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Harmony City Council dicusses TIF District

Fri, May 15th, 2009
Posted in Government

The Harmony City Council had a lot of discussion and made some final decisions on some improvements in the downtown area at the May 12th meeting. The alley behind the bank will be improved with new lighting and street improvements. At the same time, the parking lot will be completed.

Brett Grabau from Bonestroo spoke to the council about the engineering report on the project. He said the alley will have a better base and surface, and that it would be easier to tie the project in with the parking lot project. The total estimated by the engineers for the alley was $36,204.30. This price included a ten percent contingency and a 20 percent engineering cost.

Grabau advised the council to solicit quotes from contractors for the project. He felt it would be faster and cheaper for the city. Since the project is under $100,000, the city does not have to bid the project competitively.

City Administrator Jerome Illg explained the area being improved is located in the TIF (Tax Increment Financing) District #1. This TIF District was created in 1985, and has much more liberal rules as to how the money can be spent. The increment money can be spent anywhere in the city limits. According to Illg, the district brought in about $100,000 last year. In 2011, the district will be decertified. Illg proposed that for the next three years, the money that comes from that district be split in half between the city and the EDA (Economic Development Authority). Money that goes to the city can be used for city improvements such as the alley improvements. The share that goes to the EDA can be used for commercial rehabilitation. Sherry Hines, a member of the EDA, agreed that having a source of funds for businesses would be a good thing.

"We've used a lot of funds to do a lot of good things that we wouldn't normally have been able to do," said council member Gerald Shuck.

Illg will draw up a resolution earmarking funds for certain projects and present it to the council at the next meeting.

Electrical Upgrades

Stuart Morem of Morem Electric gave the city estimates for electrical upgrades to the alley and the parking lot. Option number one includes installing a conduit on Center Street. It will start on the corner near Harmony Foods, go along the sidewalk and behind On The Crunchy Side. There will be a service conduit for lights in the alley, and conduit will be stubbed to properties for future underground electrical. There will also be transformers on each end of the alley. The estimate for option number one is $8,950.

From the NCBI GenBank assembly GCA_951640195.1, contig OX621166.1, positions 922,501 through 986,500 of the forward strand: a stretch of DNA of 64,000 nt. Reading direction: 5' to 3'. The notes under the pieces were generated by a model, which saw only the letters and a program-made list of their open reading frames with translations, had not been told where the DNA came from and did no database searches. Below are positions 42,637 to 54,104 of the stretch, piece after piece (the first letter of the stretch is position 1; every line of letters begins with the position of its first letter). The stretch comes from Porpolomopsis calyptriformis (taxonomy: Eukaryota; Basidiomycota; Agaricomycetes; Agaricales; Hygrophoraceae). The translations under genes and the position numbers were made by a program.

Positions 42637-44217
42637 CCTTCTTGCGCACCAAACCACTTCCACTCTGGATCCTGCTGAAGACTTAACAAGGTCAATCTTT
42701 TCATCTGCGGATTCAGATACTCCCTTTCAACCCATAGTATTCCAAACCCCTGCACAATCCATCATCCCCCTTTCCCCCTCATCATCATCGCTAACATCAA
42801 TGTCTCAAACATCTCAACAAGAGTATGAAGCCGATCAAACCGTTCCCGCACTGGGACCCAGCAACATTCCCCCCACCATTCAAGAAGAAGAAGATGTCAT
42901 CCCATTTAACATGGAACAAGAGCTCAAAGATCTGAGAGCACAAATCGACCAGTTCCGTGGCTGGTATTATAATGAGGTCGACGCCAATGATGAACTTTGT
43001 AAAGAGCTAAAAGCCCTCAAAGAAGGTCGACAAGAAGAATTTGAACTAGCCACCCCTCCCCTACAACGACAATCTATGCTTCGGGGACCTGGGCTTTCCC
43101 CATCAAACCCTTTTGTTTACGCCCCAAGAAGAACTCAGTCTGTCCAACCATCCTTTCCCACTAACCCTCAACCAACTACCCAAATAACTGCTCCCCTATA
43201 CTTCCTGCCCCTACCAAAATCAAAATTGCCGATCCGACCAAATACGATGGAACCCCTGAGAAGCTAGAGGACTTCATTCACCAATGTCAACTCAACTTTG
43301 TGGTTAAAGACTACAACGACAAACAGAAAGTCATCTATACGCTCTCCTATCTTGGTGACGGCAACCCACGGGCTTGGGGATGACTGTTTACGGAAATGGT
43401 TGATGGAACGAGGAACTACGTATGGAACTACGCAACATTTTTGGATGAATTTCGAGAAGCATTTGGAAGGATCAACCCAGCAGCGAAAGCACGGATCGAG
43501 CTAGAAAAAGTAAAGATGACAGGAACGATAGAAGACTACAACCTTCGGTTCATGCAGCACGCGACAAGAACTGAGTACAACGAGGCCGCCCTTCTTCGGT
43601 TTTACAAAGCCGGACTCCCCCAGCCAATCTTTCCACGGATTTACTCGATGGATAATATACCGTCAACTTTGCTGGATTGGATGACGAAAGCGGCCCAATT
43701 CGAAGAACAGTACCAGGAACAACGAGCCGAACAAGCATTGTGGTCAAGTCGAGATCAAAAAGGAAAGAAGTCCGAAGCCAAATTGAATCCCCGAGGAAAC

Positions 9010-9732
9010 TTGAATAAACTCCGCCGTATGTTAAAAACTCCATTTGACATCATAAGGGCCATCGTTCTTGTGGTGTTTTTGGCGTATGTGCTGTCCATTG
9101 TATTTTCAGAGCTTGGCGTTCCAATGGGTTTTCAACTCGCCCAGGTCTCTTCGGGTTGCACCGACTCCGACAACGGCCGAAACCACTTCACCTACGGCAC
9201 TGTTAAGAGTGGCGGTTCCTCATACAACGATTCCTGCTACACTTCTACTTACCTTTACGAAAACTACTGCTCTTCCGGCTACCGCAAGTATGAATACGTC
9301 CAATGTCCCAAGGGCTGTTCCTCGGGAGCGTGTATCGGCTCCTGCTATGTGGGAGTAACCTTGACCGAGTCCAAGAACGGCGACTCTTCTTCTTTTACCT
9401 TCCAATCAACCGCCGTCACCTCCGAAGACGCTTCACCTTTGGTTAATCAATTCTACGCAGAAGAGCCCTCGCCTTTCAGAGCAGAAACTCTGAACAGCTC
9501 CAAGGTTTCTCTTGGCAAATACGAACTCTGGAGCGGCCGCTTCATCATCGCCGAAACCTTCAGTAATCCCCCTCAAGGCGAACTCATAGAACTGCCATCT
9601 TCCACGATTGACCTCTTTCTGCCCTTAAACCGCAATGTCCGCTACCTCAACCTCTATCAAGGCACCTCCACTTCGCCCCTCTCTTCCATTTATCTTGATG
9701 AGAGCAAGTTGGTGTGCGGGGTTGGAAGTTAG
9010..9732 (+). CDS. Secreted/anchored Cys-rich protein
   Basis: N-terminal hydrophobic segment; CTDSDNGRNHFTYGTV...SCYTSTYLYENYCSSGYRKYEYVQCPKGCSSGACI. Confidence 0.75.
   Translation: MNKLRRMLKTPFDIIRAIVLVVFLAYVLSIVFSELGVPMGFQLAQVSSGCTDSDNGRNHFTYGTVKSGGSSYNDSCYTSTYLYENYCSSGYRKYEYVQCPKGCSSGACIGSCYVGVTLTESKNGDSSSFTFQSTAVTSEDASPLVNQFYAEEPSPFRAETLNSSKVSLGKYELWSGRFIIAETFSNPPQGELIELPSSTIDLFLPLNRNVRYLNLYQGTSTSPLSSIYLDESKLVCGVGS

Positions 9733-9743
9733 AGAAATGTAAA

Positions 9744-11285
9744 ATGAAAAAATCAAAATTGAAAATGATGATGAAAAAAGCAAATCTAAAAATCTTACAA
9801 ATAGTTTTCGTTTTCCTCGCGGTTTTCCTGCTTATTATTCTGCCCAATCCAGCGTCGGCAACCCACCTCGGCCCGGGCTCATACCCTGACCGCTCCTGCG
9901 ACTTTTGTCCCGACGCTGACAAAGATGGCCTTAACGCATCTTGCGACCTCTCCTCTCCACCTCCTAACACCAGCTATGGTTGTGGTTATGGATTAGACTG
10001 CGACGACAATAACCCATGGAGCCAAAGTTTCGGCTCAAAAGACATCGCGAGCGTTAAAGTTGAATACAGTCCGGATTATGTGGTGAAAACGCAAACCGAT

He added another estimate of $12,500 for extending the 4 inch conduit underground from the west side of On the Crunchy Side to 1st St. NW.

The council decided to use TIF money to pay for the alley improvements and electrical upgrade in the alley, which is a total of approximately $58,000. They also agreed to use money from the electrical fund to pay for the lights that would be placed on West Center Street. TIF money cannot be used to pay for decorative lighting. The cost coming out of the electrical fund to pay for the lights would be approximately $18,500.

Morem said he could start his work as soon as possible. He has to be in contact with the telephone and gas companies as well to coordinate work they will have to do.

The hope is to one day in the near future having all of the electrical and telephone lines be underground in the alley and get rid of the overhead lines. The work that Morem does will get everything ready so that when the time comes, they do not have to dig under the street.

Grabau said the entire job shouldn't take more than five weeks, and said the city should give the contractors a completion date that they would like to have the work done. He will start getting bids as soon as possible.

Sludge Pump

City Maintenance Employee Chris Johnson explained to the council the need for a pump for the sludge tank. He said the tank holds 188,000 gallons of sludge. The city does not currently own a pump, so when it comes time to haul it every couple of years, they have to hire someone who owns a pump. Johnson had received a few bids on buying a pump, and found one from Kalmes Implement for $12,500. The price includes all of the piping and wiring needed, as well as installation.

Johnson explained that right now the city pays five cents a gallon for Casey Clark to pump and haul the sludge. With its own pump, the city would still hire someone to haul the sludge, but would pay only one cent per gallon. It would also give the city the flexibility to hire any contractor and not rely on just one. They would also be able to stir the sludge every so often to keep it from hardening, and would be able to drain it about every two years.

Other Business

Ralph Beastrom spoke to the council about the July 4 celebration. According to Beastrom, there will be events on both Friday July 3 and Saturday July 4. There will be a beer tent and a DJ both nights. The theme of the celebration is the 75th Anniversary of Niagara Cave. Beastrom did not feel that noise would be a problem. The council approved a temporary liquor license and the scheduled events.

Smith Schafer and Associates gave the city a proposal for their yearly audit. The city approved a two-year contract with them at $11,500 for 2009 and $11,750 for 2010.

Tieffenbacher said the Park Board is looking at getting new lights for the basketball and tennis courts. The lights will be on a timer and will be turned off after 11 p.m.

Council member Deb Scrabeck was nominated to attend training for the Board of Review on June 24.

The council approved the liquor licenses for Wheelers and the Harmony Golf Club.

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